These statements don’t yell “I’m cheating,” and they don’t necessarily lead to infidelity, but betrayal is a gray area. Because we all feel different levels of betrayal for different reasons. If you’re partner is not okay with those statements, it’s no longer a gray area. The clearer you are on your boundaries with each other, the less gray area there will be.
In a FRIENDS episode, The One With the Male Nanny, Chandler (Matthew Perry) is having to commute to Tulsa for work during the work week and his wife Monica (Courtney Cox) is now working at a new restaurant. She calls him with an upbeat mood while he’s in bed ready to go back to sleep, until she slaps the drowsiness out of him with these words: “There’s this one guy, Jeffrey, he’s the maitre d’. Chandler, you will love him. He is without a doubt, the funniest guy I have ever met.”
He didn’t take that well. As Joey (Matt LeBlanc) later put it, “Being funny is your thing…without that, you just got ‘lame with women.’”
We see Monica shrug this as a harmless comparison. The harmless part about it is that for her she’s not comparing an indispensable trait she needs in a partner. It doesn’t affect her affection to Chandler if he were more or less funny than other people.
Comparisons can be good or bad.
When you compare your partner to other people, in areas that are meaningful to you—as in meeting your needs—does your partner win hands down or do you feel like someone else could do better?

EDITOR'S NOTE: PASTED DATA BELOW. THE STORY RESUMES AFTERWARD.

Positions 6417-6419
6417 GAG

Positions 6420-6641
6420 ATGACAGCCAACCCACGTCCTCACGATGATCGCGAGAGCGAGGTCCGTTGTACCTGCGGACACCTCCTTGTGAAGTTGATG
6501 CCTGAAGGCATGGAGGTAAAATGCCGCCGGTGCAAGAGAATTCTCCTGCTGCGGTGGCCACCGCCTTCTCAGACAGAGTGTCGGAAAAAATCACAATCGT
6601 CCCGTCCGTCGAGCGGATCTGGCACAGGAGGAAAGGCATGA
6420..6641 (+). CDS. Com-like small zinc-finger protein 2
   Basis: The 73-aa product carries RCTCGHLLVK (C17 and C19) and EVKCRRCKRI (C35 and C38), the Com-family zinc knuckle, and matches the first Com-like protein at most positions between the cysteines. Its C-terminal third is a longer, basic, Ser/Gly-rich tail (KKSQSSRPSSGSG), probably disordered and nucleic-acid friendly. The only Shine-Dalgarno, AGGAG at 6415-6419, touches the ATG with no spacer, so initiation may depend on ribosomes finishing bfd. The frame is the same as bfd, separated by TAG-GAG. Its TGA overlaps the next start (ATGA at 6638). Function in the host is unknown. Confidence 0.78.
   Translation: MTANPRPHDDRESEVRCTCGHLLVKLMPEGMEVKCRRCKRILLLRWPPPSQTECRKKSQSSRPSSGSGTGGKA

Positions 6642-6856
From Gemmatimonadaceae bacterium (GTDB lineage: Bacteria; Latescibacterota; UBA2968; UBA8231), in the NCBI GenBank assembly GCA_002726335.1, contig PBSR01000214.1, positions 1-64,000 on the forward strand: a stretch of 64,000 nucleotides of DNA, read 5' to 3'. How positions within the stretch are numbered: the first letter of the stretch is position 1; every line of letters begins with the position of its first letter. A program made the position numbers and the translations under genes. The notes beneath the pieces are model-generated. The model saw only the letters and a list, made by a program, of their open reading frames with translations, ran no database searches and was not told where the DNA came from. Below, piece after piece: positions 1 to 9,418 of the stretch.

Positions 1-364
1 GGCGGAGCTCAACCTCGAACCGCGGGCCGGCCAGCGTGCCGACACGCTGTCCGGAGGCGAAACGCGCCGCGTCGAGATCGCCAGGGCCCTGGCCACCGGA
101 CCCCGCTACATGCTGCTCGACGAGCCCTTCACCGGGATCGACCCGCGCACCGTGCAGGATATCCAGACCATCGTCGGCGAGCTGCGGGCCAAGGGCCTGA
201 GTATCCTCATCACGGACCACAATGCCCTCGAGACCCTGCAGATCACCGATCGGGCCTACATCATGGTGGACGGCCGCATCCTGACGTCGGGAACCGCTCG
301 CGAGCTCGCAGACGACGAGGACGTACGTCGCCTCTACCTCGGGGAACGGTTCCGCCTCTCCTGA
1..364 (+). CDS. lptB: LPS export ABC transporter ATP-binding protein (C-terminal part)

I’m not implying what you are already thinking. I’m helping you lay out all the cards on the table.
If we compare our partner as better, we’re practicing forgivable bias for the benefit or our relationship.
If we compare our partner to be worse (remember, in areas that we need to form a bond with our significant other) then we are playing with fire.
As Dr. John Gottman would say, “A tendency to make such negative comparisons primes the partner for future betrayal. A partner who engages in frequent negative comparisons is feeling buyer’s remorse and believes, ‘I can do better than this.’”
But can you? Is it imaginary? Or is it just meant to be?
I say, when we compare harshly, we make our partners seem replaceable.
3. Does it mean anything?
Of course it does. It means you are searching for something else. Whether that is another person or because you feel resentment, it’s best to address this longing before it turns into something you’ll later regret.
It won’t do any good to ignore how you feel and to ignore your remorse, in hope’s it will go away on it’s own, will only lead you down a default path. This is where you give up control in your life.
It may seem insignificant. But the more you understand yourself, the easier it will be to decide what you need.
Why do you feel regret? What do you need to diminish that feeling?
Why are you comparing your partner to better options? What is it that you’re missing?
There’s nothing to be ashamed of. It’s absolutely natural to feel unsure when you feel your needs aren’t being met. There’s nothing immoral in having legitimate needs.
So ask yourself these questions if you’re feeling a bit doubtful about your relationship. Try to be as clear as you can with yourself. That way you don’t live the way you wish to avoid, but the way you truly want.
Originally published at journal.thriveglobal.com